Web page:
As this particular happening changed the face of nightclubbing and took the innocence of a generation in the capitol city of Oregon, I opted to use the events as closely as I remembered and the newspapers reported. I did change names of dance clubs and restaurants [I’m allergic to lawsuits], but tried to recapture the feel of the time and people to the best of my recollections.
I knew I was flirting with danger. For most of those who knew I was writing the book, it proved cathartic—a way to reminisce with others at the book signing who’d been present that night. An article in the local newspaper helped get the word out and, as expected, there were those who took offense at my endeavor.
On one hand, I had an upset family member of one of the murder victims; on the other, the brother of a man who was permanently paralyzed from the waist down called me personally to get a signed copy of the book.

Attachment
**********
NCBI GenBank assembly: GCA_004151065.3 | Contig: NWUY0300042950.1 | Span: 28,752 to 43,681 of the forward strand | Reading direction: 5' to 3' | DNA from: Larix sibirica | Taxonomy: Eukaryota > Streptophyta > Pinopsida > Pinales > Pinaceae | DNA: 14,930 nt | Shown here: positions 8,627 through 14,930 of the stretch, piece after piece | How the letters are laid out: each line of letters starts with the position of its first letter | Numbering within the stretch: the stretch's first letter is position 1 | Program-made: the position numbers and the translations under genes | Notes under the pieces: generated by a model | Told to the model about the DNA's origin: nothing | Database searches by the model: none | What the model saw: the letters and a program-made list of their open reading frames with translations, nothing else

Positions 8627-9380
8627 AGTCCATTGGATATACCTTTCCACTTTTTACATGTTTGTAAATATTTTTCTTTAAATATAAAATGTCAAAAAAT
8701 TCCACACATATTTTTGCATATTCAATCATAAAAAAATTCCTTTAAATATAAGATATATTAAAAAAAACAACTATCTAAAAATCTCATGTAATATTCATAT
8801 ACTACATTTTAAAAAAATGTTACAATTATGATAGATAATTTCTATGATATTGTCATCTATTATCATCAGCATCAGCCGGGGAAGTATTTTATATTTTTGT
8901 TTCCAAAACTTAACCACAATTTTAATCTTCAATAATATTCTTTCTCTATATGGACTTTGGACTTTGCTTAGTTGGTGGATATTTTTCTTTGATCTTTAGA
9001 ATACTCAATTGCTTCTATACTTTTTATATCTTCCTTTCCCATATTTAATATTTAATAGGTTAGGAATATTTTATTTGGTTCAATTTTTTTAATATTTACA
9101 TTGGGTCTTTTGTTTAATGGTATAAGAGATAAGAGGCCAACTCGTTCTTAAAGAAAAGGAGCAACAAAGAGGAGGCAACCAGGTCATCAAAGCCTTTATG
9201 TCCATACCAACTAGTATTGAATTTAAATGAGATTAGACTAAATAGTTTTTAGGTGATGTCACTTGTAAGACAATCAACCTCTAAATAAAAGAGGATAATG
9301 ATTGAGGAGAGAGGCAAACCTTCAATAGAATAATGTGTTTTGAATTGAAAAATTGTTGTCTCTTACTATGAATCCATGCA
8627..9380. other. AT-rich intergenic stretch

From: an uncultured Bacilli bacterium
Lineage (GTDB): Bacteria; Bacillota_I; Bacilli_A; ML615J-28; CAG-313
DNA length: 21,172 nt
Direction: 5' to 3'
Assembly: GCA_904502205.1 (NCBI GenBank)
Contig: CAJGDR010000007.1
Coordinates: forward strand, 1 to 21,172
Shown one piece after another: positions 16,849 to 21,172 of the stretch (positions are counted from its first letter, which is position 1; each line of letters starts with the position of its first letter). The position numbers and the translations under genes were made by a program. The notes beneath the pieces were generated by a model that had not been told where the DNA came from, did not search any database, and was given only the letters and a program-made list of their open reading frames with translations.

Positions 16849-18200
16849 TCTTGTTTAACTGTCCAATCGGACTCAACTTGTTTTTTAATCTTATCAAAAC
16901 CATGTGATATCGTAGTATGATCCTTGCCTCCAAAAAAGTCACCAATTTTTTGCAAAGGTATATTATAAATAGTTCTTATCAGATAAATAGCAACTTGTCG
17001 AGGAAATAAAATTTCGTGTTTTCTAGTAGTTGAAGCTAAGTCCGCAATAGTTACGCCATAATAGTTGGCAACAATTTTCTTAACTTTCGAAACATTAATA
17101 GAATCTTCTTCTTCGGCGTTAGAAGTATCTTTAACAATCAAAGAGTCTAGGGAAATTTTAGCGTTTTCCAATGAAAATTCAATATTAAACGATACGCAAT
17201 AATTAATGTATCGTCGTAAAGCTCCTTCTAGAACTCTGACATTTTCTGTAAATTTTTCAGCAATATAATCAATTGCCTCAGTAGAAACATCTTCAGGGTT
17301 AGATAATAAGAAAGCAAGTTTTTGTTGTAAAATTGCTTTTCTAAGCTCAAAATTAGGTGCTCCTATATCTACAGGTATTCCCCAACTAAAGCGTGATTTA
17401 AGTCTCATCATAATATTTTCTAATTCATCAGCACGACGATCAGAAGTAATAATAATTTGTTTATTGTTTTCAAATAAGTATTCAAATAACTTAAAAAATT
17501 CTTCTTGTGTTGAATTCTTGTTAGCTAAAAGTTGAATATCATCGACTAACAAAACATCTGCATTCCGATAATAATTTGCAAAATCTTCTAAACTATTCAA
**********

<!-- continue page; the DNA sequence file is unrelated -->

I took my chances and told a story to remember those individuals that time seemed to try and sweep under the historical carpet. I stand by my decision.
Writing is always a gamble.


Staring at the reflective elevator door, I didn’t recognize the middle-aged face staring back at me.
When had I grown so old? When had gray become the dominant color of my dark brown hair? And please, tell me, where the hell had I picked up those doggie jowls?
Cassie Thorpe, my best friend since, well, what seemed forever, looked into the reflection.
“What are you doing?” She cocked her head in that funny way she always does when she’s questioning my sanity. This time she added crossed arms and a hitched eyebrow.